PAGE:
Denver Eagle P3 Still Stuck In Regulatory Limbo

The private developers of the Denver Eagle commuter rail system are still struggling to gain final approvals for their $2.1-billion, 36-year DBFOM project so they can begin receiving availability payments and calm anxious bondholders.

Civil works under the $1.3-billion design-build contract are complete. On the advice of its independent engineer, Denver’s Regional Transportation District (RDT) has accepted (but not yet safety certified) two of the three Eagle lines, both of which have been operating accident-free since last summer.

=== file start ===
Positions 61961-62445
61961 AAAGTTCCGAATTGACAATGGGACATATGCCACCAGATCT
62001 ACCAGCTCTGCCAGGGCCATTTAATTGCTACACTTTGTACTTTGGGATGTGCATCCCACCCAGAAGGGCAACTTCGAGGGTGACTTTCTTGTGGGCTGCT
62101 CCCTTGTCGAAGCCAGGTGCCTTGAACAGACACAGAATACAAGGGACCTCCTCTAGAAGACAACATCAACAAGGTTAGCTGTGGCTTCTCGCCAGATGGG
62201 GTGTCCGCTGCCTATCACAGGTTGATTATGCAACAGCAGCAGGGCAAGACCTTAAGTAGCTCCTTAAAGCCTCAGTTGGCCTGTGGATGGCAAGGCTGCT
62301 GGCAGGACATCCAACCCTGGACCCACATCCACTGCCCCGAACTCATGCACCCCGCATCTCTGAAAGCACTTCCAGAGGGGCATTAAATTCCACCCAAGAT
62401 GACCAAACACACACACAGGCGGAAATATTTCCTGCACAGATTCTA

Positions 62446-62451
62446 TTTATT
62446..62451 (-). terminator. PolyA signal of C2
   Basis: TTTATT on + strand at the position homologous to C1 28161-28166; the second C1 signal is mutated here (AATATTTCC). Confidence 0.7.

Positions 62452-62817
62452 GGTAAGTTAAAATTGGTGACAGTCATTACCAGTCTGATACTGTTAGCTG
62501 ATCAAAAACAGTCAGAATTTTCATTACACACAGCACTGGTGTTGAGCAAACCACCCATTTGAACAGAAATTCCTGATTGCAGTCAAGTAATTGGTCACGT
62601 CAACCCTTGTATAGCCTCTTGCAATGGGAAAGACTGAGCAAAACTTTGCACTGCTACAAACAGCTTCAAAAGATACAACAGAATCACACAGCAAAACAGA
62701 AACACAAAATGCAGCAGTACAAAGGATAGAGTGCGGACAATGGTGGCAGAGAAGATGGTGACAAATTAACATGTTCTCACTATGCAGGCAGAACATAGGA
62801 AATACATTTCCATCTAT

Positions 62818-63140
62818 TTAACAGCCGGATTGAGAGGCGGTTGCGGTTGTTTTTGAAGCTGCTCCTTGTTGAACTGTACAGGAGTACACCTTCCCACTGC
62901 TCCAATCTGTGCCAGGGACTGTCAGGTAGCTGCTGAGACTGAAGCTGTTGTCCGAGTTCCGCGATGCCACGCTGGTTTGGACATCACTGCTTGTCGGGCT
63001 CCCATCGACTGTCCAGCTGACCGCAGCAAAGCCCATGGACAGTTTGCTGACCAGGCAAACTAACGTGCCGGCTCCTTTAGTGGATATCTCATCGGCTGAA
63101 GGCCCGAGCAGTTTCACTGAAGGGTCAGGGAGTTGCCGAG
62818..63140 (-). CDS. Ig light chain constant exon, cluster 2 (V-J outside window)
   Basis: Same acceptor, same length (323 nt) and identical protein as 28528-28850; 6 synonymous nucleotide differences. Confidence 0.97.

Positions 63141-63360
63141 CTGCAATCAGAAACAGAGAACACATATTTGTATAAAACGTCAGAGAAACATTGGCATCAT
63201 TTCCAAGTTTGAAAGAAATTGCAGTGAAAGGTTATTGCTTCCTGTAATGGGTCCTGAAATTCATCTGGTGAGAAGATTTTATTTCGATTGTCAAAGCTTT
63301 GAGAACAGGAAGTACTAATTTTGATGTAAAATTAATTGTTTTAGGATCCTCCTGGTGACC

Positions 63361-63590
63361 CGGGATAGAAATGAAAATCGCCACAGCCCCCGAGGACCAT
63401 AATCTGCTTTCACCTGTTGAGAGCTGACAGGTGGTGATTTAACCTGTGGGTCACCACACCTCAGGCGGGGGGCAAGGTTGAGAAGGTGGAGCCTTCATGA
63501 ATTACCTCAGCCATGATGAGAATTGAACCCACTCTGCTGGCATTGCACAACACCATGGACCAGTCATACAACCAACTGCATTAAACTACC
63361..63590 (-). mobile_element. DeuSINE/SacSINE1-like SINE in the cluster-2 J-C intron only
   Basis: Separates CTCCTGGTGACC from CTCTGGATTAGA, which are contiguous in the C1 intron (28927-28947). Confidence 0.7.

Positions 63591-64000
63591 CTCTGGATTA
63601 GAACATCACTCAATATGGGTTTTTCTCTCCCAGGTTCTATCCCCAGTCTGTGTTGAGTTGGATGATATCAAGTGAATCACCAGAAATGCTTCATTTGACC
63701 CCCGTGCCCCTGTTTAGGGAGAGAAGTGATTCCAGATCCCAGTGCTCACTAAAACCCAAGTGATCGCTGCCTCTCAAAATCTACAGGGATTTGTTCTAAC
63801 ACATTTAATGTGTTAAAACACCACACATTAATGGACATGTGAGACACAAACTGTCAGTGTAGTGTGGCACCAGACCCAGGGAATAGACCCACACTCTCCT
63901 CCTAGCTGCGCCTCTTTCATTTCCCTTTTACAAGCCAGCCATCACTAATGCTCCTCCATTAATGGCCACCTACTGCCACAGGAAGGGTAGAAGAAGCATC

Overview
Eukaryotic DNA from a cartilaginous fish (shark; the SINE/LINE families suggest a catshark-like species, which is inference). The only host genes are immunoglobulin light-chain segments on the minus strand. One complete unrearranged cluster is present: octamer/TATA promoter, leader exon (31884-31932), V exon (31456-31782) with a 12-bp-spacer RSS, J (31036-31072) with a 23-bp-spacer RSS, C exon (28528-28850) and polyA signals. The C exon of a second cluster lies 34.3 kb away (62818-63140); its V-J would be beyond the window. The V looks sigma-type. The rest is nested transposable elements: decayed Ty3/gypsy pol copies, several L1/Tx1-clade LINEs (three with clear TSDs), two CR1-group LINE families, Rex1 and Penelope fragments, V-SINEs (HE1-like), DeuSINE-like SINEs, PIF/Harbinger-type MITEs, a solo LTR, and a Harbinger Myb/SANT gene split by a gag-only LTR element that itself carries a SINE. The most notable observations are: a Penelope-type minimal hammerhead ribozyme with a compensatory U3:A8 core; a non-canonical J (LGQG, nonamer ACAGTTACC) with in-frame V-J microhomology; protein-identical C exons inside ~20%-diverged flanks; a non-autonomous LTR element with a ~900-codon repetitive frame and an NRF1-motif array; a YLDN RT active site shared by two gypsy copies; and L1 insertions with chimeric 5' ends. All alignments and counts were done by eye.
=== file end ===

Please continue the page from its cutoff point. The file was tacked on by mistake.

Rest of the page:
However, lingering concerns about variances in warning times at gated crossings have not been resolved to the satisfaction of the Federal Railroad Administration (FRA) and Colorado Public Utility Commission (CPUC). Neither likes the performance of the private developer’s crossing gate software nor wants to take the lead in certifying, or not certifying, the largest rail P3 in the U.S.

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About Bill Reinhardt

Editor of Public Works Financing newsletter
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